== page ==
How Feed Changes Affect the Horse’s GI Tract
Owners might find themselves making major adjustments to their horses’ forage when they’re moving between facilities, beginning to feed a new batch of hay, introducing pasture, etc. Though the horse industry has focused more on slow shifts in supplemental feed, equine nutritionists recommend slow changes for all aspects of nutrition—both commercial feeds and forages. Understanding the underlying physiology of the horse’s gastrointestinal (GI) tract can help owners recognize the importance of slow forage changes. Using equine-nutritionist-recommended methods for these shifts can reduce your horse’s risk of gastrointestinal upset.
Horses have a large population of microbial organisms living in their gastrointestinal tract, specifically the hindgut where fermentation takes place. “The horse’s digestive system is filled with millions/billions of microbial organisms, primarily in the hindgut but also to some degree in the foregut/stomach,” says Shannon Pratt-Phillips, MSc, PhD, professor of animal science at North Carolina State University, in Raleigh. “Therefore, we can think of the digestive tract as a micro-ecosystem from these microbes—and, just like any ecosystem, changes can be detrimental. So, by introducing feed changes slowly, we give those microbes time to adapt to new substrates.”
Indeed, even changes in forage can negatively impact the microbes in the horse’s gut. “The nutritional value of hay can vary greatly due to differences in maturity of cutting and species type, which ultimately affects the types of fibers that are predominant in the hay—hemicellulose, cellulose, lignin, or sugars and starches,” says Pratt-Phillips. When the horse’s digestive system is used to particular substrates, a rapid change could cause some microbes to die, which could have negative effects such as an increase in lactate production, which can lower the pH of the intestines, she adds. When this occurs in the gut, it can kill off large proportions of the microbes.
“Other issues can be damaging to the intestinal lining, making it leakier, which can cause colitis,” says Pratt-Phillips. “Some of the fermentation pathways can also create more gas production that could lead to discomfort, also referred to as (gas) colic.”
“Many horses are stoic and may seem unaffected by rapid dietary changes, but this doesn’t account for what is going on under the surface,” says Rachel Mottet, PhD, equine nutritionist, owner of Legacy Equine Nutrition, in Ocala, Florida. When you make sudden changes to your horse’s diet, one major concern is certain microbiota that are fermenting a particular fiber can become unsettled and shift suddenly, she adds. “These shifts in gut microbiota can be unfavorable and potentially result in events that lead to GI upset, colic, laminitis, or other health woes. This is why slow and steady is always best when it comes to equine dietary changes.”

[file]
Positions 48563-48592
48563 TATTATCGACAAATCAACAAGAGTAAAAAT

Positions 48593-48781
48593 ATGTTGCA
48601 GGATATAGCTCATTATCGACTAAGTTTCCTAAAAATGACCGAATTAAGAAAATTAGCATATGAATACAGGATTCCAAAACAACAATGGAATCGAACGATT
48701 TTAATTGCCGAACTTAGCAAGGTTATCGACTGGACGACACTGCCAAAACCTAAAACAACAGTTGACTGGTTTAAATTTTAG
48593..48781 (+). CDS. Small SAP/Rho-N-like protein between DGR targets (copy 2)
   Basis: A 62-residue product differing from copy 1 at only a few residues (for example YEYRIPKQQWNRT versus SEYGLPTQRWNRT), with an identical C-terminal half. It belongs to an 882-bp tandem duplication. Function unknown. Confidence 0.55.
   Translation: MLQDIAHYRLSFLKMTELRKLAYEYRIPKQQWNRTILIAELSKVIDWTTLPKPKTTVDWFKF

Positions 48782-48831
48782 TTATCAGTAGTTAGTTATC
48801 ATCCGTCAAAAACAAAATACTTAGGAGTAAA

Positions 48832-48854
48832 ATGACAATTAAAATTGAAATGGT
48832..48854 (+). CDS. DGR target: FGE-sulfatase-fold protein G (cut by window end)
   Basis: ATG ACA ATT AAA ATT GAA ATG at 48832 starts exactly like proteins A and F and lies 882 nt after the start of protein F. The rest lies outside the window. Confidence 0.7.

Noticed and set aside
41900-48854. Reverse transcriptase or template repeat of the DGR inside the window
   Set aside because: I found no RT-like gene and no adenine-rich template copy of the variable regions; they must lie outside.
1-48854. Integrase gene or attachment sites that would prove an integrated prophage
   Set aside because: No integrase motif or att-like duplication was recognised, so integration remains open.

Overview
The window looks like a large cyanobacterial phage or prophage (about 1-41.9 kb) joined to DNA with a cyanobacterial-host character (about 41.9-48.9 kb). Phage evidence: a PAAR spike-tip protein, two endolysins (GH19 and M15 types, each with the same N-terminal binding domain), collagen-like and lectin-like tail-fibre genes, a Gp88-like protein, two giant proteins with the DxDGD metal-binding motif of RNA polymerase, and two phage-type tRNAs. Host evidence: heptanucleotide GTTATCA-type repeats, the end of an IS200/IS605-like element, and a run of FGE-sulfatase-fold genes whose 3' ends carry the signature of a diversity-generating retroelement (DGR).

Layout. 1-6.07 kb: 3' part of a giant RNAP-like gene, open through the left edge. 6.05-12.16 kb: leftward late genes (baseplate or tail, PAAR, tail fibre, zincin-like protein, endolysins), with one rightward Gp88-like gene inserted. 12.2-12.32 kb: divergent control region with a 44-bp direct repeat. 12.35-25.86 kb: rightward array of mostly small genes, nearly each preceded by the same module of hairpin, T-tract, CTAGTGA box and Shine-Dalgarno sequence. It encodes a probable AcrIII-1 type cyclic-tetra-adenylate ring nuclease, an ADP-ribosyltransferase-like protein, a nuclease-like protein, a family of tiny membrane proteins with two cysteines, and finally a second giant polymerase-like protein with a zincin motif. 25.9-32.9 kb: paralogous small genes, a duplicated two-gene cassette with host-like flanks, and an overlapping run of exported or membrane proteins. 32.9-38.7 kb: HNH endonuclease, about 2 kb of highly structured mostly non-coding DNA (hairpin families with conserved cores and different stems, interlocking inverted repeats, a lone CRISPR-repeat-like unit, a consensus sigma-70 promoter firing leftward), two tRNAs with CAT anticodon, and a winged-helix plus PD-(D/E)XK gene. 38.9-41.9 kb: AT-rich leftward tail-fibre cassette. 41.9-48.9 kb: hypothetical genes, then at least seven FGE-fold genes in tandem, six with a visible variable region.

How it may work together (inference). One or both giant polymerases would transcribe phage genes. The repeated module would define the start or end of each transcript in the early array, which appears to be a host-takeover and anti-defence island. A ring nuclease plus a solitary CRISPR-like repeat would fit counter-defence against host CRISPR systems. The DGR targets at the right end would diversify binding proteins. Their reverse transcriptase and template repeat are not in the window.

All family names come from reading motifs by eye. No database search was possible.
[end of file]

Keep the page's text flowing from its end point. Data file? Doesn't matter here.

When you know your horse’s nutrition will be changing, creating a plan can reduce the risk of gastrointestinal upset by mitigating the stress on the GI tract’s microbial population. Different forages contain varying nutritional values and can shock the microbes when abruptly switched. “While slow forage transitions when going from one barn to another often don’t happen, at the very least one can get a few days’ worth of hay that would be great for the purpose of mixing,” says Mottet.
“My general recommendation is to have (the first one to two days at a new facility) 100% the diet the horse was on previously,” notes Mottet. “Moving is extremely stressful for horses and when everything is changing rapidly, I would prefer the gut to be as stable as possible through that transition.” After the initial one to two days described, she recommends a week of mixing the two diets. If you can’t get hay from the previous barn, try to bring some concentrate with you to keep that consistent. Be sure to apply this tactic when you have a new batch of hay, as well, transitioning from the former batch to the new batch slowly.
For example, if your horse’s daily ration consists of both hay and concentrate, bring enough hay from the previous barn to sustain your horse for 4 or 5 days. For a horse that is about 1000 pounds, this would require 20 pounds of hay per day. Following Mottet’s recommendation, feed only this hay for the first two days, after which you would transition to feeding a mixture of equal parts hay from the previous barn with the hay at the new facility before weaning them off the old hay completely.
If the concentrate is also changing, use a similar approach. Feed the same products and amounts for the first few days, then as you decrease the amount of the original concentrate product, begin increasing the amount of the new concentrate in the ration until the horse is fully transitioned on to the new plan.
The equine gut microbiome is complex—there is a lot going on beneath the surface. Because horses are stoic prey animals, owners or farm managers might not easily notice gastrointestinal upsets until more serious issues such as colic arise. Because the microbial population becomes accustomed to the substrates provided in the diet, any changes cause disruption. Therefore, equine nutritionists recommend transitioning horses’ diets slowly, including implementing forage changes.
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